Temporary files and directories in Java 7 and before

Sometimes we want to create a temporary file, whether to save some data that gets written by some other application or just to temporary store stuff. Well, usually applications have their own temporary folder where they do this and it gets somehow configured. But why not use the underlying OS specific file like "/tmp/" in Linux so there must be some system property that has this info and there is. The key is "java.io.tmpdir" resulting in "/tmp" in my case or by code:

String tempDir = System.getProperty("java.io.tmpdir");

We can use tempDir  folder as a temporary place to store files, but there are a lot nicer ways to work with files like this even in JDK6 not just in JDK7:

import java.io.File;
import java.io.IOException;
import java.nio.file.Files;
import java.nio.file.Path;

public class TempFile {

   public static void main(String[] args) {

    try {
      // create a temp file
      File tempFile = File.createTempFile("old-file", ".tmp");
      System.out.println("Temp file : " + tempFile.getAbsolutePath());
      // nio style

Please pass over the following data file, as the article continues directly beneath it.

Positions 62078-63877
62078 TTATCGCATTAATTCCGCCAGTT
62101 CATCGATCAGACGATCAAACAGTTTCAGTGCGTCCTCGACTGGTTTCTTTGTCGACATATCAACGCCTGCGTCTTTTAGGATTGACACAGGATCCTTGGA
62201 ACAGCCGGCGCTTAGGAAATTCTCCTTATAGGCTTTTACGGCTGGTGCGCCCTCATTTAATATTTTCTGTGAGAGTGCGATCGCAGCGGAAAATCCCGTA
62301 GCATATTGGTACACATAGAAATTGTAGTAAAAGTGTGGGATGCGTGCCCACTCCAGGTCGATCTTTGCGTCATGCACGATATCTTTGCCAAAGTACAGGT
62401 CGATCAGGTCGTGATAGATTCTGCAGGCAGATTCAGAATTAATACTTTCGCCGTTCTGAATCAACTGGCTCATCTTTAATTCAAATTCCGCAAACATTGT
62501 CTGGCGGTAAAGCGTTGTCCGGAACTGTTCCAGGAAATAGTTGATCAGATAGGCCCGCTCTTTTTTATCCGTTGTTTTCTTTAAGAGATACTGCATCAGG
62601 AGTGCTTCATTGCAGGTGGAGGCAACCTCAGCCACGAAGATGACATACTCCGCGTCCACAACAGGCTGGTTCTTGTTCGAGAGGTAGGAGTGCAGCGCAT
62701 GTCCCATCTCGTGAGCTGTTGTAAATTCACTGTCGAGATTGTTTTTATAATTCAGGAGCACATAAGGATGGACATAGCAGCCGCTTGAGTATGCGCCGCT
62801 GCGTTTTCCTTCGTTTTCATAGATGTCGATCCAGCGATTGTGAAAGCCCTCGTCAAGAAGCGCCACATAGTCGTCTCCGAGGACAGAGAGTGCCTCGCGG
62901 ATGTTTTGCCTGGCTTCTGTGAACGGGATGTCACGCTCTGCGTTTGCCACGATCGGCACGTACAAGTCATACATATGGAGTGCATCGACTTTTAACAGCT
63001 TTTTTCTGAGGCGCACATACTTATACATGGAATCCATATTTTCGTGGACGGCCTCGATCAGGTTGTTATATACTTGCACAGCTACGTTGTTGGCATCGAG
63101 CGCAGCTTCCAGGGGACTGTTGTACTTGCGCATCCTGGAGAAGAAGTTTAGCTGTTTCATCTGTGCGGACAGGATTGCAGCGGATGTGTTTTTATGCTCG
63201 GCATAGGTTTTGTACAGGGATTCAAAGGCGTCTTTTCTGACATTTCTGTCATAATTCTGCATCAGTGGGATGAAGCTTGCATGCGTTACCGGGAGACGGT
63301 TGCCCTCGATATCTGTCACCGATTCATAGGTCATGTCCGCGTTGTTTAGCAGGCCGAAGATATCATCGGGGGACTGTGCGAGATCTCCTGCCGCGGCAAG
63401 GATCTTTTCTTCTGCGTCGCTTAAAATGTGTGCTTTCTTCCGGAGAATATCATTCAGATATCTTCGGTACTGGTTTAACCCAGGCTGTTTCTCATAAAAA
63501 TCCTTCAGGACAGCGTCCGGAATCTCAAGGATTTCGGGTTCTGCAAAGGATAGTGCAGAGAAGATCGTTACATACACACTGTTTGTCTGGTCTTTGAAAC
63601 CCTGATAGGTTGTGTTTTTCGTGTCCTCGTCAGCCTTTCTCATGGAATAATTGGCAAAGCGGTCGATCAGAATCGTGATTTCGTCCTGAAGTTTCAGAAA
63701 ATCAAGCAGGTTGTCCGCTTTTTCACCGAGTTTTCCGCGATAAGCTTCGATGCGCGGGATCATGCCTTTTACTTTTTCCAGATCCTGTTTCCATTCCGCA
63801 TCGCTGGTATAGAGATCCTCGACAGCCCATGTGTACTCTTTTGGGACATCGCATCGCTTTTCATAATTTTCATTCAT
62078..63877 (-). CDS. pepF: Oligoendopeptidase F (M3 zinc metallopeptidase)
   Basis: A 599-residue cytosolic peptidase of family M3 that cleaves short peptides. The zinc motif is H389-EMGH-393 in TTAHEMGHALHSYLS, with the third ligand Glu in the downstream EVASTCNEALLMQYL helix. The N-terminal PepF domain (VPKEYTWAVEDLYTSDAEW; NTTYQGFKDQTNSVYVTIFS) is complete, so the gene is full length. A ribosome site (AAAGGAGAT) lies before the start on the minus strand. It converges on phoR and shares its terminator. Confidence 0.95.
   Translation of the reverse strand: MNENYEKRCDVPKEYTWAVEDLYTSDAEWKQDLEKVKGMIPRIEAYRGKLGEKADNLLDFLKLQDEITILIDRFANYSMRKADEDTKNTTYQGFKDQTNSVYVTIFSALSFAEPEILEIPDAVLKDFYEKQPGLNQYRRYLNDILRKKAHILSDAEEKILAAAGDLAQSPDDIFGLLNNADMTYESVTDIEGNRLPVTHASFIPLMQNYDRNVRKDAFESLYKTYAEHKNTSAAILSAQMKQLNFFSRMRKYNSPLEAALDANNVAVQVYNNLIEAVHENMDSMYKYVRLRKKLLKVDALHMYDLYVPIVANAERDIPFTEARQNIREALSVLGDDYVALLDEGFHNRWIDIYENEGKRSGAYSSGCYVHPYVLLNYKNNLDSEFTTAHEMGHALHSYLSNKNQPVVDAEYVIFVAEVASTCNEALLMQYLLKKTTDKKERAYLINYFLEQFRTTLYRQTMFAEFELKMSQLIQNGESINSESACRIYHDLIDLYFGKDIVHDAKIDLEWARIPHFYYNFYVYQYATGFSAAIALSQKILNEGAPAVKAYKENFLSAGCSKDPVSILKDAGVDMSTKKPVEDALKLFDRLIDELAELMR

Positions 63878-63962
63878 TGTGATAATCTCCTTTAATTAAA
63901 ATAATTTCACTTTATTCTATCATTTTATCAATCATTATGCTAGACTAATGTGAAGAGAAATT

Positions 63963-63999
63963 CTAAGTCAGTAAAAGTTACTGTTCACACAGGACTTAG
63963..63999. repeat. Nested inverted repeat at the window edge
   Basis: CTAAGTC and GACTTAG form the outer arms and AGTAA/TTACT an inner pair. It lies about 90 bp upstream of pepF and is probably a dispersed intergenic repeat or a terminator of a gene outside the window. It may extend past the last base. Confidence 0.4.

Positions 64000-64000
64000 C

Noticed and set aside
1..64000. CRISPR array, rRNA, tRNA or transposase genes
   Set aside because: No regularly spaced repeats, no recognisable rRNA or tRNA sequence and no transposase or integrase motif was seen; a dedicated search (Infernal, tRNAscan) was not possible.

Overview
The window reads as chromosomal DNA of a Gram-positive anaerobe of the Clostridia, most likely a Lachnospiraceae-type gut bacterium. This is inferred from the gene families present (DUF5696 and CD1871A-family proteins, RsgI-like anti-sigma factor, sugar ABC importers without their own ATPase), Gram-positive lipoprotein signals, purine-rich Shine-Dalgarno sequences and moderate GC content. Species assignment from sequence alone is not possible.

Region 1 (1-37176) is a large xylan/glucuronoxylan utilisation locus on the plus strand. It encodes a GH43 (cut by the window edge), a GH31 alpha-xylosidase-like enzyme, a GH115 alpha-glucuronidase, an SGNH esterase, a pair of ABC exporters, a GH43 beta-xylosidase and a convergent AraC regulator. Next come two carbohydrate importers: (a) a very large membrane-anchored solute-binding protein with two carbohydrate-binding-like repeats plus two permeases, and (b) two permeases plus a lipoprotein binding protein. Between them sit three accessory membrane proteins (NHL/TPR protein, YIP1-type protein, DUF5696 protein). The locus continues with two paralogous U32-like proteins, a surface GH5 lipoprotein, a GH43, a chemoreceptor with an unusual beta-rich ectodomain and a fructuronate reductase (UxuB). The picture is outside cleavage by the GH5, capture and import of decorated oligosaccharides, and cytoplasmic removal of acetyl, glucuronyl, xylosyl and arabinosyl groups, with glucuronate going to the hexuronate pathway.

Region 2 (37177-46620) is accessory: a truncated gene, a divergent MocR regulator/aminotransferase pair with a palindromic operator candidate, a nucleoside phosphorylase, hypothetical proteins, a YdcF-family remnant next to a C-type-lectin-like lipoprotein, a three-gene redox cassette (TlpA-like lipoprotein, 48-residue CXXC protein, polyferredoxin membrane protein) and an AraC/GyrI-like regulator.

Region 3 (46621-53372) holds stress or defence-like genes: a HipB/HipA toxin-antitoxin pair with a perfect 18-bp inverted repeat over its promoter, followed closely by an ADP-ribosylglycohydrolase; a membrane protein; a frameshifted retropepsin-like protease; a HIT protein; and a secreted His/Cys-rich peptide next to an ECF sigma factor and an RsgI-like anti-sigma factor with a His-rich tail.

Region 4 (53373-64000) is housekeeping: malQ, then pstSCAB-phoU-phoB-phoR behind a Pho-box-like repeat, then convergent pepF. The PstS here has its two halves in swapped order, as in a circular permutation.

final Path path = Files.createTempFile("nio-temp", ".tmp");
      System.out.println("Temp file : " + path);
      //call the same delete on exit

      Runtime.getRuntime().addShutdownHook(new Thread() {
        public void run() {
          try {
            System.out.println("deleted file at "+path);
          } catch (IOException e) {

    } catch (IOException e) {




The JDK 7 way is the use the Files class and use Path 's that can easily enable us way to create and work files and their attributes and permissions. Calling tempFile.deleteOnExit() or path.toFile().deleteOnExit() will enable the files to be deleted automatically after the virtual machine terminates. Files are deleted in the reverse order that they are registered and besides that we need to be careful about what the path is.
Deletion will only happen if JVM is closed under normal condition and not for example using kill -9 (SIGKILL) under Linux.

One other interesting option is to do the deletion with a shutdown hook using "Runtime.getRuntime().addShutdownHook(new Thread() {...}" that registers  a new virtual-machine shutdown hook. This shutdown hook is simply an initialized thread, but it is not started. The thread will only be executed when the virtual machine begins its shutdown sequence during normal shutdown.

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